Nintendo DS & DSi Browser
North American cover art
The Nintendo DS Browser (ニンテンドーＤＳブラウザー Nintendō Dī Esu Burauzā?) is a version of the Opera web browser for use on the Nintendo DS, developed by Opera Software and Nintendo. The Nintendo DS Browser comes in separate versions for the Nintendo DS and the Nintendo DS Lite; this is due to differing physical size requirements for the memory expansion cartridge included with the browser. The Nintendo DSi is incompatible with the Nintendo DS Browser, though a DSi compatible version of Opera 9.5, Nintendo DSi Browser (ニンテンドーDSiブラウザー Nintendō Dī Esu Ai Burauzā?), is available free from the DSi Shop.
The Nintendo DS Browser was released first in Japan on July 23, 2006 and it was released later in Europe on October 6, 2006 for £30 (the same as an ordinary DS game). The Australian release date was on January 18, 2007 and retailed for A$69.95. (~US$60) However, in Australia, only the DS Lite version was released in stores; a limited stock of the DS Original version was only available directly through Nintendo Australia.
The North American release date was on June 4, 2007 for $29.99. Like the Australian release, only the Lite version was available in stores, and the DS Original version was only available online in the US.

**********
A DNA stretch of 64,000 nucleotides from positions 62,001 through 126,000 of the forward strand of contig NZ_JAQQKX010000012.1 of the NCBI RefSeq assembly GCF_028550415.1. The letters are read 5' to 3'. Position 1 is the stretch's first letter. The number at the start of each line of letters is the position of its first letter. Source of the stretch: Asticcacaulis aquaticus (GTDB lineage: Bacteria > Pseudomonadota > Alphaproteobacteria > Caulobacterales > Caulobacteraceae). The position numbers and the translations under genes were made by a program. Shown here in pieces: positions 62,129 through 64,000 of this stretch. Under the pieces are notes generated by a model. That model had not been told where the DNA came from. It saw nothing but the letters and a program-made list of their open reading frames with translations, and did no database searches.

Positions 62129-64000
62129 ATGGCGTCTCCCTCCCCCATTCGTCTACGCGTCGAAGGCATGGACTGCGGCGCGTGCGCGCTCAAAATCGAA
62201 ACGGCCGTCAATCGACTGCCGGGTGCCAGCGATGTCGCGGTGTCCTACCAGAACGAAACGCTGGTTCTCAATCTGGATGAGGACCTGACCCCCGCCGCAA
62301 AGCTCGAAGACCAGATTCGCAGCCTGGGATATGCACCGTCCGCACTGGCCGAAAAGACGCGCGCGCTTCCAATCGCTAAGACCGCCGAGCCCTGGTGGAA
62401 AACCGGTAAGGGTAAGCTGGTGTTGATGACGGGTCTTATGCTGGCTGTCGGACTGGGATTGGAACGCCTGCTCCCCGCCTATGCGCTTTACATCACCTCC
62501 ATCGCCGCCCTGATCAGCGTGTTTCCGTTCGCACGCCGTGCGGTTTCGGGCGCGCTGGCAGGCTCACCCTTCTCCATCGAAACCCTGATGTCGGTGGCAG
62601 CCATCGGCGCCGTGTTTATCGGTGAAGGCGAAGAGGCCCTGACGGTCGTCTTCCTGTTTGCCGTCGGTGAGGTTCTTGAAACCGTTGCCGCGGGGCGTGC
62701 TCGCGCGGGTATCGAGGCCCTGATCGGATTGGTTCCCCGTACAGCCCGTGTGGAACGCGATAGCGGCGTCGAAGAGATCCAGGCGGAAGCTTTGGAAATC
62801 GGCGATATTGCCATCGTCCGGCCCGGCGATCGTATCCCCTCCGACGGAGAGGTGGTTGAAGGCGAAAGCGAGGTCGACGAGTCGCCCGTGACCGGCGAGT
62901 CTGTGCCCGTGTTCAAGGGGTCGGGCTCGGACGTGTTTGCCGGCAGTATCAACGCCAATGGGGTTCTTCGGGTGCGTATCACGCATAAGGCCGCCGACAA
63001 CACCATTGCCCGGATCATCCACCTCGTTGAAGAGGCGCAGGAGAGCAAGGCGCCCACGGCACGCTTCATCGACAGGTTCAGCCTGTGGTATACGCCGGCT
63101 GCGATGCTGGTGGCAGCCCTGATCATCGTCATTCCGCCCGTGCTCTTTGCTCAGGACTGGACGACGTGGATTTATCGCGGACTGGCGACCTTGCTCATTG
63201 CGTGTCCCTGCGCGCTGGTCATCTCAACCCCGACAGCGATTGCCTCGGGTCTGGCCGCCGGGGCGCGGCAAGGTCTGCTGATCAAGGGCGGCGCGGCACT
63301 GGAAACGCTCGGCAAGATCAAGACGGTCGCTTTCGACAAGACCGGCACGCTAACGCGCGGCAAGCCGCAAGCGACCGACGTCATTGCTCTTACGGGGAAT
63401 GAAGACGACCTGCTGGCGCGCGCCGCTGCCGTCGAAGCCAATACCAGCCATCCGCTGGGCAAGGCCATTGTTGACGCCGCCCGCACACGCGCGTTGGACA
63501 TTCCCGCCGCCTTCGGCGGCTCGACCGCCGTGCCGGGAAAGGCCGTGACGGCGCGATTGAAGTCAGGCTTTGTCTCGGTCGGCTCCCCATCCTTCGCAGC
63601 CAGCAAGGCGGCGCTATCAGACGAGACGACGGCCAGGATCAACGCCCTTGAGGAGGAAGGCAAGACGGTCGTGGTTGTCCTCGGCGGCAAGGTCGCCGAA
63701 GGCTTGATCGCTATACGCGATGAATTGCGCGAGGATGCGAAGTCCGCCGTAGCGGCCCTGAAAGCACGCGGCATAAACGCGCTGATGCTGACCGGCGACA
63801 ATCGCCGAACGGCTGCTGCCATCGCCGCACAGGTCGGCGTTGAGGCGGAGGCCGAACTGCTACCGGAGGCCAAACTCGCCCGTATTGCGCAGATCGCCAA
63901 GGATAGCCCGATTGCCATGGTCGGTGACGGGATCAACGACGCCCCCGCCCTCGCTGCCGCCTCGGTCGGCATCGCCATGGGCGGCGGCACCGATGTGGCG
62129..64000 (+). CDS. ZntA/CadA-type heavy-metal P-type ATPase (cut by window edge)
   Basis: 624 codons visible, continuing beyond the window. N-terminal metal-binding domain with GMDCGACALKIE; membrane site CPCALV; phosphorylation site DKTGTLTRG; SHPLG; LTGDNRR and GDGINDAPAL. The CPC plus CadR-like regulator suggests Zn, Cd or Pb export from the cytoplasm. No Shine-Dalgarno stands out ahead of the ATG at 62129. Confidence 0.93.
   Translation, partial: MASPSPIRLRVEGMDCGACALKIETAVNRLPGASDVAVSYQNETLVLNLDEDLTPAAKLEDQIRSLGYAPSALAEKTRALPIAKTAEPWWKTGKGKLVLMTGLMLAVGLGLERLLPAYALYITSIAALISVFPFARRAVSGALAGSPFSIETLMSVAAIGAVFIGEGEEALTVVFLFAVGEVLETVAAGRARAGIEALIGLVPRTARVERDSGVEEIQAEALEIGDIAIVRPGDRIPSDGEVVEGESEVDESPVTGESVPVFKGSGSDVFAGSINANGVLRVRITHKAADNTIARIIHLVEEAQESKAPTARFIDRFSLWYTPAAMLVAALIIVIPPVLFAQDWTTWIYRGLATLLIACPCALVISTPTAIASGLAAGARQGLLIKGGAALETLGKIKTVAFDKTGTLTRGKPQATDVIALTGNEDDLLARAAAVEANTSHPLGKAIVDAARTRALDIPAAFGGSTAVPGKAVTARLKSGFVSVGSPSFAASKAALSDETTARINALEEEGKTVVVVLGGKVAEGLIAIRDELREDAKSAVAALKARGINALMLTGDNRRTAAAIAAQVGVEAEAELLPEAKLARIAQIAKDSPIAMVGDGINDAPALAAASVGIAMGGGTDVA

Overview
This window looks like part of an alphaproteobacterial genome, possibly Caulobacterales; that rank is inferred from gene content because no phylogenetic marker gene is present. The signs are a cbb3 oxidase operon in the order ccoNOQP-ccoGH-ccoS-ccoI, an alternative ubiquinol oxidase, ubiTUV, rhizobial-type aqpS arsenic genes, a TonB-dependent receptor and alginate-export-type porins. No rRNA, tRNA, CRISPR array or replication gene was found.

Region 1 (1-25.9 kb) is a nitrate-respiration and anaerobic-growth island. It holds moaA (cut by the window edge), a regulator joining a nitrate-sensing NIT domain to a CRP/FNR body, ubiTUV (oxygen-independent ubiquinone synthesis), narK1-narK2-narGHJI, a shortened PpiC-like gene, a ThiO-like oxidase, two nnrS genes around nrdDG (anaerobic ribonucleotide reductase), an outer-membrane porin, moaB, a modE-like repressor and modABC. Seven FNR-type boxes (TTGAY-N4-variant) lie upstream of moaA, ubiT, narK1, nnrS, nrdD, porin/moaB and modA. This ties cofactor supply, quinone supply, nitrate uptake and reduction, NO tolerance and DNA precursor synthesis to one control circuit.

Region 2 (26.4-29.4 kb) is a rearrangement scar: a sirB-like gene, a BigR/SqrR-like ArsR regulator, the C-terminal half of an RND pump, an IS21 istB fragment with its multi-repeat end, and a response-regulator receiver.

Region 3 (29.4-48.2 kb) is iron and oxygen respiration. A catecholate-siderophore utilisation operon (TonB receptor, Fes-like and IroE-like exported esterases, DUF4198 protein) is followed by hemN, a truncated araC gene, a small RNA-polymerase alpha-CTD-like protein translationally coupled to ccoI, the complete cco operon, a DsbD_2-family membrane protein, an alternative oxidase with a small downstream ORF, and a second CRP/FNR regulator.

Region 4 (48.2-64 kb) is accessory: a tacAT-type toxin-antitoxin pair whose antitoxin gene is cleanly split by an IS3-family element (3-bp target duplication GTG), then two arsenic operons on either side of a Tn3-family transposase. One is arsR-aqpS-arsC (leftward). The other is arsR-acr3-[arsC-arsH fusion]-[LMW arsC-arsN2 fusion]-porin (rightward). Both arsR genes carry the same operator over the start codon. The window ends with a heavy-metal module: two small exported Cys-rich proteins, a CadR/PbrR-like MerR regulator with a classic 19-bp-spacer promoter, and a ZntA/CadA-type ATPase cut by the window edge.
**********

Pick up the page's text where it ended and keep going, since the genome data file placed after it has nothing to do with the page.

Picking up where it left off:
Nintendo DS Browser makes use of the Nintendo DS's touchscreen for input, with an on-screen keyboard as well as handwriting recognition and a stock of pre-set text (for example, the .com and .org top-level domains).
The browser can render pages in two modes, Small Screen Rendering (SSR) or Overview. In Small Screen Rendering mode, the contents of the page are displayed in a single column fitting the width of the screen - for example, a page featuring two columns of text side-by-side would be displayed as a single column, one after the other. In Overview mode, a scaled-down version of the page is displayed on the touchscreen with a small selection box which can be moved around using the stylus. The contents of the selection box are displayed on the top screen at their full size. This selection can be brought into the touchscreen to perform such actions as click on links or entering text in boxes.
The browser connects to the network through IEEE 802.11 Wi-Fi access points or hotspots using the built-in wireless capability of the Nintendo DS. While WEP encryption is supported, WPA encryption is not.
Nintendo has partnered with Internet security company Astaro to integrate web filtering technology into the Nintendo DS Browser. Called Astaro Parental Control, the technology acts as a proxy filter, providing the option of blocking inappropriate content. This is provided free of charge and can be activated through a simple menu option.
DS memory expansion pak 
The Memory Expansion Pak, much like the Rumble Pak for the Nintendo DS is a "DS Option Pak". When inserted into a DS GBA slot, the Memory Pak adds 8MB of RAM to the DS and a memory management unit.